UHS facing limited capacity in testing amidst coronavirus concerns

UHS is ‘preparing for the increased availability of COVID-19 tests through commercial labs’


Collegian File Photo

By Maria Elena Little Endara, Collegian Staff

Despite no recorded cases of COVID-19 at the University of Massachusetts, some wonder how prepared the school is to handle a possible pandemic.

Students that are experiencing symptoms and have either traveled to any affected area or been in close contact with someone ill are advised to call the Triage Advice Nurse at University Health Services.

Freshman mechanical engineering major Charbel Massaad said he went to UHS around 3 p.m. after having a bad cough for two weeks.

“They took my vitals and then I just waited on the side. I asked for a mask and they said they were out of masks, ‘just cough into your sleeve’,” said Massaad.

Massaad asked if he could be tested for the coronavirus after being encouraged by his parents, but the doctor told him they didn’t have “corona tests” and informed him he would have to do a chest scan.

“They said they only test in certain circumstances if they really have to,” explained Massaad.

When he asked if they had the “swab test,” Massaad said the doctor responded that they didn’t but that it wasn’t public information. After the appointment, the doctor encouraged him to use his inhaler and come back if his symptoms worsened.

According to the Boston Globe, the amount of COVID-19 cases in Massachusetts has doubled to 92 and caused Governor Charlie Baker to declare a state of emergency. This has left many students and faculty anxious about how prepared UMass is to prevent and deal with the issue.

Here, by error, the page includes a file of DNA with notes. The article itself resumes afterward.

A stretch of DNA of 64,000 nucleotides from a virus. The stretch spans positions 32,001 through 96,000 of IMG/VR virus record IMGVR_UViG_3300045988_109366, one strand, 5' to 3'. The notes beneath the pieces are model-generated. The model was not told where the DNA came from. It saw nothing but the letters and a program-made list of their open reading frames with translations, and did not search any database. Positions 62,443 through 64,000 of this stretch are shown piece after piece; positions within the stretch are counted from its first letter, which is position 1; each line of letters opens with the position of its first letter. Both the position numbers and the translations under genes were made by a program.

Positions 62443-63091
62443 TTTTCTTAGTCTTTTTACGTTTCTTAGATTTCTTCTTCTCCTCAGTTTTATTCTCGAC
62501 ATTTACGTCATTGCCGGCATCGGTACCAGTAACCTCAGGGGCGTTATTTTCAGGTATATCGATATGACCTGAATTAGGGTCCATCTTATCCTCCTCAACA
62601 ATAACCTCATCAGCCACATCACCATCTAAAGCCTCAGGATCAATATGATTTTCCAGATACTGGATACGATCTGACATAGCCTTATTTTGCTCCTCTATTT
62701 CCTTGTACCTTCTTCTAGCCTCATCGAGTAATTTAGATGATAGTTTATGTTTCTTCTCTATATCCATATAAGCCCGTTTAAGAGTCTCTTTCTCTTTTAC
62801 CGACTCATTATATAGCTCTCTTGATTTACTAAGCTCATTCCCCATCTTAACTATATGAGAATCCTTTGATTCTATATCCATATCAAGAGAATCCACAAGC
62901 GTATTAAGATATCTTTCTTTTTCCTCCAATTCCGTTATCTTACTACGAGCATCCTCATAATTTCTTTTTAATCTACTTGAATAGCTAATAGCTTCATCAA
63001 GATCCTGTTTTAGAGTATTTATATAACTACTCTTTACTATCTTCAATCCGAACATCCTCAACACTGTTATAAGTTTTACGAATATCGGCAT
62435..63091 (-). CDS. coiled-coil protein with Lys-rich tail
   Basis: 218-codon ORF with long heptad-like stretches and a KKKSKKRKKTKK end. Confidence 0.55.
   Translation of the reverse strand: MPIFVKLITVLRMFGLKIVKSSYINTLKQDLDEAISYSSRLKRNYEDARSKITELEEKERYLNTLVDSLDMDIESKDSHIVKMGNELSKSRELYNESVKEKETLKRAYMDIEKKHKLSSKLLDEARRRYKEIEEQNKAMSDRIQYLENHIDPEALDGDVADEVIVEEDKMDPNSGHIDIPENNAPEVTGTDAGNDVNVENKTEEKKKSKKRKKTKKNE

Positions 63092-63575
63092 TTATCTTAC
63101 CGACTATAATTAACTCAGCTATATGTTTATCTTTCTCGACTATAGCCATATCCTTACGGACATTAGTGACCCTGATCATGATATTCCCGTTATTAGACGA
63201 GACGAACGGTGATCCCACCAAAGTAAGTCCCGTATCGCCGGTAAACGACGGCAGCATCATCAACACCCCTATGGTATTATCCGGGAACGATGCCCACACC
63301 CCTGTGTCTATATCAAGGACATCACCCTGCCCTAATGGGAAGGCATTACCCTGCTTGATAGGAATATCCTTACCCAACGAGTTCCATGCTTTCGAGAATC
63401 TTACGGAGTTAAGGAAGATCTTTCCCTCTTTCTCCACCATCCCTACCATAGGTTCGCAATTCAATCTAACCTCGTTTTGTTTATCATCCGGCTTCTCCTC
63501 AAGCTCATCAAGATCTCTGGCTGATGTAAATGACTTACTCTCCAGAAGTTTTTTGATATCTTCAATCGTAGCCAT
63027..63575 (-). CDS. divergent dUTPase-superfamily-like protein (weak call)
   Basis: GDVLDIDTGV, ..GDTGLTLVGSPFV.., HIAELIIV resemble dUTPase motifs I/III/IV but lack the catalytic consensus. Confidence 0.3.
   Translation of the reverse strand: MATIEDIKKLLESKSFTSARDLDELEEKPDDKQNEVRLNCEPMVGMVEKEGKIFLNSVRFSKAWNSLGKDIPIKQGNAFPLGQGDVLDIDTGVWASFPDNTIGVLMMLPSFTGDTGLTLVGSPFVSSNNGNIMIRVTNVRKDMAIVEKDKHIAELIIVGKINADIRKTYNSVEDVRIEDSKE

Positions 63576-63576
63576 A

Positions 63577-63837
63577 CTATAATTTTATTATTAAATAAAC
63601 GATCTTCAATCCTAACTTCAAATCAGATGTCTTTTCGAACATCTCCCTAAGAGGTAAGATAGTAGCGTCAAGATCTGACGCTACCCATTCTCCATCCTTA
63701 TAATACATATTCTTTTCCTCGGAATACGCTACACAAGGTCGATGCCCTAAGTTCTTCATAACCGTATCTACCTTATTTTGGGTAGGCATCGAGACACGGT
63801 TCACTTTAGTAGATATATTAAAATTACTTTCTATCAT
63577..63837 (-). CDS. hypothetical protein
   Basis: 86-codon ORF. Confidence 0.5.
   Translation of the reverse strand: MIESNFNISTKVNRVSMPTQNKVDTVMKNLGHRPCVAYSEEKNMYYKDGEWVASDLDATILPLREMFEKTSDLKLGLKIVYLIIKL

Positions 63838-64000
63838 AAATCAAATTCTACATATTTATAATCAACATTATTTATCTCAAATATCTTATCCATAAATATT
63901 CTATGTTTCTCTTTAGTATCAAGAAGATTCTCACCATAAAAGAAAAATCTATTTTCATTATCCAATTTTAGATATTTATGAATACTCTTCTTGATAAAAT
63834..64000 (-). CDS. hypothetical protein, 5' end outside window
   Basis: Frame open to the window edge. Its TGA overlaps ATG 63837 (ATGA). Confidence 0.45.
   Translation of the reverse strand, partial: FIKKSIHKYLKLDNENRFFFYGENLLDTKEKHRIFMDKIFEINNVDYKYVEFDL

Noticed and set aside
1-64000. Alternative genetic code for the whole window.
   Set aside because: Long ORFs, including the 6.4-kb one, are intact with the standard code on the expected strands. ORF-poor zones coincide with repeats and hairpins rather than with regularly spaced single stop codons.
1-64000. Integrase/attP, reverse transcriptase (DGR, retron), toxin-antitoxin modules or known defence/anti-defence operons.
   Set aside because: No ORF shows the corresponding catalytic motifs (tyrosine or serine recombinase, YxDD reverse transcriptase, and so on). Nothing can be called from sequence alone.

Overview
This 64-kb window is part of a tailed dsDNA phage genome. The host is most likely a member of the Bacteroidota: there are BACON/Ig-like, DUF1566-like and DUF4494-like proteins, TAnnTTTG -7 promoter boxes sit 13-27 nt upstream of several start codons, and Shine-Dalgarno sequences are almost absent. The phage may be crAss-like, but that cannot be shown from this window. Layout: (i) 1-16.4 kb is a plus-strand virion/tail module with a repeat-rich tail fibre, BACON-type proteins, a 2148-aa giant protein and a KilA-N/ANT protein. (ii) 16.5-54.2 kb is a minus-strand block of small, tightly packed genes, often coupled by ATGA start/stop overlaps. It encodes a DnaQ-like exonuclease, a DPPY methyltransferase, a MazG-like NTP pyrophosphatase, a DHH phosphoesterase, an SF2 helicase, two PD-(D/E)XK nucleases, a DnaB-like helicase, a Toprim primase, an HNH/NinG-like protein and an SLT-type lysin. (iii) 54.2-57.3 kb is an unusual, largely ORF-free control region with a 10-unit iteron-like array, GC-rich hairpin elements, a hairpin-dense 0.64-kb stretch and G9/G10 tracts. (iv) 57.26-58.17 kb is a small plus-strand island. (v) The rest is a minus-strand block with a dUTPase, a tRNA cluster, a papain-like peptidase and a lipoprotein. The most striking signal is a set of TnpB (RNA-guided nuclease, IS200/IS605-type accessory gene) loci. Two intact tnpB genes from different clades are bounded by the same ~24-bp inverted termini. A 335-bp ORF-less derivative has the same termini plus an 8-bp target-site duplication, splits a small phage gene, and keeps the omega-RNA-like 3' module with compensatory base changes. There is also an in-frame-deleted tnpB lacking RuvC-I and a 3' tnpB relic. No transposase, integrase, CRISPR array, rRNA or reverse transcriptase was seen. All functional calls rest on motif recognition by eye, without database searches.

“Prior to today, the only laboratory that was able to run a COVID-19 test was the Massachusetts Department of Public Health State Laboratory in Boston,” said UHS public health nurse Ann Becker.

Because of their limited capacity, guidelines were set on which patients should be tested. Becker said the decision to test someone for COVID-19 should be made by the patient’s healthcare provider based on the patient’s symptoms and history.

However, with the rapid increase in COVID-19 cases in Massachusetts, Becker says that UHS is “preparing for the increased availability of COVID-19 tests through commercial labs.”

Several institutions, including Amherst College and Smith College, have announced they will move to remote learning following spring break. The University unveiled a contingency plan on Tuesday in the instance that UMass did move to online learning, however the University is currently “not suspending face-to-face instruction at this time.”

Maria Elena Little Endara can be reached at [email protected]